This post is part of the Thesis Chronicles series.
From the outset, the Local blog imagined itself to be an inclusive reproduction of Fort Greene and Clinton Hill: a mirror image of the populous, varied and vibrant, that would reflect the diverse voices of the community via an open and active public sphere. On the contrary, I argued that the Local blog became a space, like the gentrified blocks of Fort Greene and Clinton Hill, whose primary characteristic was its inclusion of some and exclusion of others.
On a New York City subway map, Fort Greene and Clinton Hill, Brooklyn occupy the space between the Fulton and Classon stops along the lime green line of the G train. A sliver of Williamsburg abuts Clinton Hill to the northeast, and below, the intersection by the Atlantic Terminal Mall – a shiny collection of American consumer chains on a once-gritty block in southwest Fort Greene – adjoins the northernmost tip of Park Slope.
For a long time, Fort Greene and Clinton Hill, sandwiched between two neighborhoods famed for their “steroidal gentrification,” were the salami and slaw to Williamsburg and Park Slope’s contrasting slices of artisanal baguette. Today, most old-time residents’ biggest fear is that their neighborhood is losing its authentic flavor.
“Bistros replace bodegas, cocktail bars morph out of old-style salons, and the neighborhood as a whole creates a different kind of sociability,” writes urban sociologist Sharon Zukin. New eateries characterize the many spatial and social alterations brought about by gentrification. Fort Greene and Clinton Hill, Brooklyn are undergoing these changes at the hands of a neo-upper-middle class that imagines itself to be as gritty and cool as the neighborhood itself.
In March of 2009, the New York Times launched a blog by and for the citizens of Fort Greene and Clinton Hill – under the supervision and curatorial authority of the Times – called the Local. The project was twofold: develop a blogging platform for hyperlocal community journalism that could be franchised and sold, and, in the meantime, invest in “retain[ing] a certain core presence and audience in New York … as the paper and the company [became] more and more national and global” (a NYT manager).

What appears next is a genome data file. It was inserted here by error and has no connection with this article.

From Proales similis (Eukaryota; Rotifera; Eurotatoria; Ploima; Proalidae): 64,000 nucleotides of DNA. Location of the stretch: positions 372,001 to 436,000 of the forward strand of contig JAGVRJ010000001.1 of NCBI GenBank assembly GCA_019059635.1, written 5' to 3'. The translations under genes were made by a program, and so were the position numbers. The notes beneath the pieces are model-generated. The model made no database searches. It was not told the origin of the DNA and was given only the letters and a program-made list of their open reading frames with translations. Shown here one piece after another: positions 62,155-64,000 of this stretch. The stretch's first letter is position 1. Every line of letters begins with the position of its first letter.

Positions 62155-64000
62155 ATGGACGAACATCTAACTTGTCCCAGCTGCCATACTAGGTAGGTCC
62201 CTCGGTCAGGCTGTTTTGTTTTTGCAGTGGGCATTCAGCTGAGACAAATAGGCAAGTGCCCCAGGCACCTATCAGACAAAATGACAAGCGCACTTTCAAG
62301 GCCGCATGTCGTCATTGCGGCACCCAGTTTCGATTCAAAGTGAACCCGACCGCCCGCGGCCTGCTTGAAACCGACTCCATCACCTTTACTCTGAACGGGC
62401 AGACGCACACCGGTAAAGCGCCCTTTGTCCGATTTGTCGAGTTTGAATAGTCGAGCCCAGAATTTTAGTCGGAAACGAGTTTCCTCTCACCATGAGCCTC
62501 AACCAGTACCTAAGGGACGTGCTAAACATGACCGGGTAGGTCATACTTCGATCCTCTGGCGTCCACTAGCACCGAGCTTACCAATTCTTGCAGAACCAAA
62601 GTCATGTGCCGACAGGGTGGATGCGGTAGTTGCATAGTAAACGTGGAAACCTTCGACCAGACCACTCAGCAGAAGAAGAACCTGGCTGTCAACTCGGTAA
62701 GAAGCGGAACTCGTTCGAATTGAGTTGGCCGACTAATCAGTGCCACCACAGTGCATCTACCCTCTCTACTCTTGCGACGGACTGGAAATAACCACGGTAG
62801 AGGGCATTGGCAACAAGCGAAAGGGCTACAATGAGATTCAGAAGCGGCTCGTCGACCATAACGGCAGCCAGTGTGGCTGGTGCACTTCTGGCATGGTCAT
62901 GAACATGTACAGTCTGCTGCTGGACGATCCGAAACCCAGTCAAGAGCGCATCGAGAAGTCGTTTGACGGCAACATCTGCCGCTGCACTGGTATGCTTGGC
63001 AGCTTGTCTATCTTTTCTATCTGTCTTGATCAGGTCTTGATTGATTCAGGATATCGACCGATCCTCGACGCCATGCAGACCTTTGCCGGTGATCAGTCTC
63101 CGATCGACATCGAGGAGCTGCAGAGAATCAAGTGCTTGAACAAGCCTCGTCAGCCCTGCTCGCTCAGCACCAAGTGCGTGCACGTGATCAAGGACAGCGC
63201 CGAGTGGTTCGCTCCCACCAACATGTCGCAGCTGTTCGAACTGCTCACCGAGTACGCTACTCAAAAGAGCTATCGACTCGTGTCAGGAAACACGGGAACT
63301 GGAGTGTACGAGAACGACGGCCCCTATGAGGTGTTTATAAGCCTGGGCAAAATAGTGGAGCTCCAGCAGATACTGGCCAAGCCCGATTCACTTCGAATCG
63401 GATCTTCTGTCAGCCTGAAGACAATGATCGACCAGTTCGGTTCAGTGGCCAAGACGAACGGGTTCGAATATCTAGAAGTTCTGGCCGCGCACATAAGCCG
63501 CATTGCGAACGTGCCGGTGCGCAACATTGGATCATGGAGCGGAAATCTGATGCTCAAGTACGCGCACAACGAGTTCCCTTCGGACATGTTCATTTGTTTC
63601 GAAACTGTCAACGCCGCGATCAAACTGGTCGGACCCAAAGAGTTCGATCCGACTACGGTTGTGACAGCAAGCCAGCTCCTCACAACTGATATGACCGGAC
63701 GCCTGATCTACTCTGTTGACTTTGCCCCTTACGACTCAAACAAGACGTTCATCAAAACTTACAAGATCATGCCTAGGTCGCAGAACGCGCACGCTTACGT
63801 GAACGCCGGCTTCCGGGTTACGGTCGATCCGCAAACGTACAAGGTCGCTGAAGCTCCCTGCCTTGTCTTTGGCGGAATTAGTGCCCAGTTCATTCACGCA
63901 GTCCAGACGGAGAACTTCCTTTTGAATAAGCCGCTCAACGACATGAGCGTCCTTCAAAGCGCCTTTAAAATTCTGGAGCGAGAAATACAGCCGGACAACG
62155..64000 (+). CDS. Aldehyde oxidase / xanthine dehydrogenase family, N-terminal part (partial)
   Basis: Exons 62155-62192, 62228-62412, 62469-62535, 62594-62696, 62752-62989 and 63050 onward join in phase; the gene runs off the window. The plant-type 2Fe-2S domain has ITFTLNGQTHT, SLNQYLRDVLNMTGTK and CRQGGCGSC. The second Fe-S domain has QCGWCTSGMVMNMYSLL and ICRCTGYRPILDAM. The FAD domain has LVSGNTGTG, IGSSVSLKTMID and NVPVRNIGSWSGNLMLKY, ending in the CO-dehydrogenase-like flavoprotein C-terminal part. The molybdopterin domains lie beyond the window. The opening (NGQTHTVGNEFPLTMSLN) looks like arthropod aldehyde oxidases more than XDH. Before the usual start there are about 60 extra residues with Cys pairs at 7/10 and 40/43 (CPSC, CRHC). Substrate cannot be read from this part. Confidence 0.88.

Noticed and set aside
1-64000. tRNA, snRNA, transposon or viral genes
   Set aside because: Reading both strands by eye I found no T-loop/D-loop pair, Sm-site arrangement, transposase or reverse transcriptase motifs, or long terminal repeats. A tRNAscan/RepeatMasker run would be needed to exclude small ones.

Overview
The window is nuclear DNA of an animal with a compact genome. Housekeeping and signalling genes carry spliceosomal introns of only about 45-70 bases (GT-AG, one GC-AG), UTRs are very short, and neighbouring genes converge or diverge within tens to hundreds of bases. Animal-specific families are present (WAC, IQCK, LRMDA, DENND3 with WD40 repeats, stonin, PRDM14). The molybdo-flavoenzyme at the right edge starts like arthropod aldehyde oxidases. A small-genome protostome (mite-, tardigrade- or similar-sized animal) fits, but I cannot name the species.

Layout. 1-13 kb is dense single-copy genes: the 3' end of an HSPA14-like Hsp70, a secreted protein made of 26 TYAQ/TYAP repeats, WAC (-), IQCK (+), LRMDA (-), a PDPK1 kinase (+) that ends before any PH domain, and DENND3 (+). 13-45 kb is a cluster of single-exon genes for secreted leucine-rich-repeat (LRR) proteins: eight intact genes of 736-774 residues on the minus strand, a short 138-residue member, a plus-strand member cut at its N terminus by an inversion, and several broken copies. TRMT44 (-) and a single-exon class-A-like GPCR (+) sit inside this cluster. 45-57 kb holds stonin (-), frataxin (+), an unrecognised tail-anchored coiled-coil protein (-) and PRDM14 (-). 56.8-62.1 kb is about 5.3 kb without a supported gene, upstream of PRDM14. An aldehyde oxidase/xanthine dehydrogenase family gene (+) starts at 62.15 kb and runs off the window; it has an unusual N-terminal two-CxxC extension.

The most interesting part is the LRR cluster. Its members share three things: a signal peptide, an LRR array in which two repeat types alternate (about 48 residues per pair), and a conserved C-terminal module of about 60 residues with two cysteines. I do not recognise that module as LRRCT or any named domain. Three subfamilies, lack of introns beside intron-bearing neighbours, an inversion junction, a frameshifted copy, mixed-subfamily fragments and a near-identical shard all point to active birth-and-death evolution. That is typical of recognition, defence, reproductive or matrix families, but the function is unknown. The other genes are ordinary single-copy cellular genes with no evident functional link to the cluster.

The New York Times chose Fort Greene and Clinton Hill for the same reasons that the neo-upper-middle class has been moving there in droves: it’s cool, multicultural, quirky and authentic. By appropriating the term “Local” for the blog’s name, the blog’s producers laid bare their intent to depict a particular imagining of the “local.” My thesis focused on what the Local blog could and could not capture vis-à-vis the local in Fort Greene and Clinton Hill.
I spent five weeks conducting ethnographic fieldwork on the streets of Fort Greene and Clinton Hill, in the offices of the New York Times, and online during July and August of 2009. The ethnographic examination of a local blog that exists both in the ether and on the ground presented new methodological challenges and necessitated a mixing of methods that I (only half-jokingly) called “ethblography.” Ethblography incorporated traditional, offline ethnographic practice with a new approach to online worlds that not only involved content analysis of the website itself but immersion into and constant upkeep of connections forged online with readers, contributors, followers and antagonists of the blog through different social media such as Twitter, Facebook and other blogs.
The medium of the Internet and technological platform of the blog are often touted as tools that might broaden the public sphere. From the outset, the Local blog imagined itself to be an inclusive reproduction of Fort Greene and Clinton Hill: a mirror image of the populous, varied and vibrant, that would reflect the diverse voices of the community via an open and active public sphere. On the contrary, I argued that the Local blog became a space, like the gentrified blocks of Fort Greene and Clinton Hill, whose primary characteristic was its inclusion of some and exclusion of others.